Movie Review – The Banshees of Inisherin (2022)
After discussing The Banshees of Inisherin, the consensus is if you’re the dumper, this movie will hit a little too close for comfort. If you’re the one being dumped, then you might find this movie irritating though very well made.
In this dramatic/dark comedy, Colm (played by Brendan Gleeson) decides to no longer interact with or be friends with his long-time friend Padriac (Colin Farrell). Padriac is blindsided by Colm’s decision since they haven’t been fighting. To make matters worse, Colm threatens to cut off one of his fiddle-playing fingers anytime Padriac speaks to him.
If the premise sounds childish, it is. However, the way director and writer Martin McDonagh layers this story is what’s interesting.
In addition to the squabble between the two characters, the story is set in 1923 during the Irish Civil War. Brohter has been set against brother rather than a common enemy like the British Empire. Colm and Padriac find themselves at odds over a petty dispute. Colm has decided to reprioritize his goals to focus on his music rather than waste his time with Padriac at the pub. But how serious is Colm about this goal if he’s willing to mutilate the part of him required to make music.
It’s fascinating that all the characters seem to be dealing with similar issues, but they all respond differently. Isolation, lack of options, and legacy drive these characters to their respective goals, but they all must decide how much to hurt the ones close to them, themselves, or even if it’s worth the risk at all. Another layer to the movie is how supporting characters act as mirrors to the main cast. For example, Padraic’s sister Siobhan (Kerry Condon) dreams of a better life off the isle of Inisherin when she’s confronted by the potential of becoming like the shop keep Mrs. O’Riordan (Brid Ni Neachtain) or the widowed Mrs. McCormick (Sheila Flitton). Even the town’s dunce Dominic (Barry Keoghan) is hoping to find love whether at the pub with one of the “groupies” hanging around Colm or even Siobhan.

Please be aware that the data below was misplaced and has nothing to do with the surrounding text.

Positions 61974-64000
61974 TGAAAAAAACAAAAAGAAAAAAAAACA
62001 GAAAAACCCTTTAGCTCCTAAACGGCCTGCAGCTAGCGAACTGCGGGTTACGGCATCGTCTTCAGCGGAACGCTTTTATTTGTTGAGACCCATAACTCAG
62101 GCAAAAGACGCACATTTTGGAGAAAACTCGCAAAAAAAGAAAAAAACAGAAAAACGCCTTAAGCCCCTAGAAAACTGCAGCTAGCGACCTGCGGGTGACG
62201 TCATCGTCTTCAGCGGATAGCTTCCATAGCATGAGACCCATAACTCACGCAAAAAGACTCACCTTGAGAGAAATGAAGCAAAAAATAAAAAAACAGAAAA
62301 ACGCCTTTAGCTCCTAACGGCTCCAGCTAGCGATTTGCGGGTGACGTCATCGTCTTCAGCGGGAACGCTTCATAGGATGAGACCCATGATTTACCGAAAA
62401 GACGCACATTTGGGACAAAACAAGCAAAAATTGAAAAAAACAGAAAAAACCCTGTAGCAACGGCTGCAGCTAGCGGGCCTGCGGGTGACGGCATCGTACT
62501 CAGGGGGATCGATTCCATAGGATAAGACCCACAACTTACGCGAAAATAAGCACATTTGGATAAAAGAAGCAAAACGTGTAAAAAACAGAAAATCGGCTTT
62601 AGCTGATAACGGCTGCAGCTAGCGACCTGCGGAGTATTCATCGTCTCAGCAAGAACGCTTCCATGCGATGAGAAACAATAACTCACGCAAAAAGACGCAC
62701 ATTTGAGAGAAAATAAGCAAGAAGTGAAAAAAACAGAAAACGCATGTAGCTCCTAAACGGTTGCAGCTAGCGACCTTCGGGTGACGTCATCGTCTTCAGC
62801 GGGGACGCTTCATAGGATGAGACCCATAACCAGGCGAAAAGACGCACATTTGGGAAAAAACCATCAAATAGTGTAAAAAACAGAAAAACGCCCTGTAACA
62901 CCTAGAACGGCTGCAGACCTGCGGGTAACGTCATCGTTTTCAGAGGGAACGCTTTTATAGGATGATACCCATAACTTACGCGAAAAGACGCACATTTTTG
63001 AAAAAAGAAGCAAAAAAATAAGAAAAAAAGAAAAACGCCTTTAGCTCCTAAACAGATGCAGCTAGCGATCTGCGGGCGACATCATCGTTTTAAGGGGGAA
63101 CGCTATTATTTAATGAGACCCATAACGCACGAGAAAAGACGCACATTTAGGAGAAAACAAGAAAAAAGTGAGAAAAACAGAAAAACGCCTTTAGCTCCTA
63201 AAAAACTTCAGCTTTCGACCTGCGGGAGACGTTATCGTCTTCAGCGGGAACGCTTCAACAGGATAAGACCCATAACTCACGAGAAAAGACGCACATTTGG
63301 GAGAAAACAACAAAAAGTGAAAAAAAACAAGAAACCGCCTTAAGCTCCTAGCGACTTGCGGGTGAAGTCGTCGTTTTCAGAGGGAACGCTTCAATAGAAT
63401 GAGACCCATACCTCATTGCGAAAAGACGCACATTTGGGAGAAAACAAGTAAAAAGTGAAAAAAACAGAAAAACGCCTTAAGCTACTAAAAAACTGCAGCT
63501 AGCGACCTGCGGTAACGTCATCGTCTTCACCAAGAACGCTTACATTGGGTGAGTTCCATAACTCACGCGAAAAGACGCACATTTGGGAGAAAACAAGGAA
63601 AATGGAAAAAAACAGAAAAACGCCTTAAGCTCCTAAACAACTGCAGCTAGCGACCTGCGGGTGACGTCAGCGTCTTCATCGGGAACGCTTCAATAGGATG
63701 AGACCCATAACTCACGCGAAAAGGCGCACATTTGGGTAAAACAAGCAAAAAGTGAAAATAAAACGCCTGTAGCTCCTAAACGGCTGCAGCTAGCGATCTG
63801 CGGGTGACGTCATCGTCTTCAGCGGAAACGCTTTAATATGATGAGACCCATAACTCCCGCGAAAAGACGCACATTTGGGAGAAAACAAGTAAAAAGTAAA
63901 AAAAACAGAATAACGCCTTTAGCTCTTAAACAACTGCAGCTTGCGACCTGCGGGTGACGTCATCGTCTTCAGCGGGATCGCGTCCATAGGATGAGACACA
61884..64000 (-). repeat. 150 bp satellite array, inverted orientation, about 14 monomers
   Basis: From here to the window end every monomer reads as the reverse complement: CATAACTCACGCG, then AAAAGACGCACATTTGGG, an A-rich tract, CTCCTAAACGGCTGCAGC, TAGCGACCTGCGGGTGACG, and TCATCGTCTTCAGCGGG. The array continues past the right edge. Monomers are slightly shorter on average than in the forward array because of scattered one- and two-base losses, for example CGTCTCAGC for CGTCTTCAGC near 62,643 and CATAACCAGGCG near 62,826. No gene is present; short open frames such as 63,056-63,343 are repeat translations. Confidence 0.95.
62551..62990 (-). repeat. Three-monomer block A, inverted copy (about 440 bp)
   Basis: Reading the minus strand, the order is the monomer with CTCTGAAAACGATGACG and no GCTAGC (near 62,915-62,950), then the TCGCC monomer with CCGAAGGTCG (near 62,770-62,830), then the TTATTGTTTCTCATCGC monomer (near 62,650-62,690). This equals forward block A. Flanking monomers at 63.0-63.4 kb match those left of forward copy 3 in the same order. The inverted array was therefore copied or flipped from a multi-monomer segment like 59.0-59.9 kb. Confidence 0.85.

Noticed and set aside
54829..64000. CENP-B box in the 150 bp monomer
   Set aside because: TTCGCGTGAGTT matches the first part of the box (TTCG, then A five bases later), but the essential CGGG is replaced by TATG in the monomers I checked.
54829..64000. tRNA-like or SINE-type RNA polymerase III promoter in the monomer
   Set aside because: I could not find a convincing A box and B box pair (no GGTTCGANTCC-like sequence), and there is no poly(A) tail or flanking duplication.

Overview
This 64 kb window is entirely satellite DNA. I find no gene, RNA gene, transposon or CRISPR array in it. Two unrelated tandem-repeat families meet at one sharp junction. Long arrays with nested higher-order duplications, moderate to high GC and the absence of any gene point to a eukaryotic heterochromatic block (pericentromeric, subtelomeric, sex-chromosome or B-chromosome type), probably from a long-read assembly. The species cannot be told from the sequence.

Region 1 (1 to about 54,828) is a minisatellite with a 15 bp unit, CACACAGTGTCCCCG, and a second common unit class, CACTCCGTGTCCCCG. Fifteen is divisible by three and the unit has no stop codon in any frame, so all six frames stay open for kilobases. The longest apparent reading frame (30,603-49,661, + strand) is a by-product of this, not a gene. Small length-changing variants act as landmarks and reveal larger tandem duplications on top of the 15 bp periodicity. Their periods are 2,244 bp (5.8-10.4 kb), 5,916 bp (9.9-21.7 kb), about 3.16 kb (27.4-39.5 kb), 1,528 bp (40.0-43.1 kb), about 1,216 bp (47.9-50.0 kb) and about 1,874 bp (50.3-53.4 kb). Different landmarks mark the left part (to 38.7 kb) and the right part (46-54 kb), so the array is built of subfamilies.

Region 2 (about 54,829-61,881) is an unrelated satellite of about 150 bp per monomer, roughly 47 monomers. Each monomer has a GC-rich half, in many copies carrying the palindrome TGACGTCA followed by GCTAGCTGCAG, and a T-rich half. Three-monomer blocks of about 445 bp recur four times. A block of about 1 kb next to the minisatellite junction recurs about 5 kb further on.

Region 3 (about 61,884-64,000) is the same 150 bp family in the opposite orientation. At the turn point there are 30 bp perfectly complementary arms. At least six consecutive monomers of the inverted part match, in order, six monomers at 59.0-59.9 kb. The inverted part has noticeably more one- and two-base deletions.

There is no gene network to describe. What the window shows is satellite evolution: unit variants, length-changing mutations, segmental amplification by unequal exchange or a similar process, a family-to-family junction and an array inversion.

The cinematography in this movie is outstanding. The usage of light and shadow not only conveys the essence of the scene, but the framing of characters highlight their plights. For example, Colm sits in his home-made prison as Padriac looks in through the window grilles, or when Padriac looks longingly though a window that is located between Colm and his new musical student, or the way the sheers look menacing impaled on the table.
That said, this is a slow-going movie – the first 30 minutes are downright boring. However, the universal messages in McDonagh’s screenplay might be the Banshees that haunt audiences when the story between Padriac and Colm ends.
“The Banshees of Inisherin” is available now on Digital, Blu-ray and DVD.
The Big Comic Page was provided a copy of “The Banshees of Inisherin” for this review.
The bonus features include:
· Creating The Banshees of Inisherin – Go into the inimitable mind of director-writer Martin McDonagh as he delves into The Banshees of Inisherin, from story inception and reunion of its gifted actors, to searching the islands of Ireland for the perfect, evocative locations.
· Chasing Colm
· Colm Can’t Compose
· Parents’ Grave and Peadar
· Siobhan Crying Too Loud
· Stoic Equals Boring
The writer of this piece is: Laurence Almalvez
Laurence tweets from @IL1511
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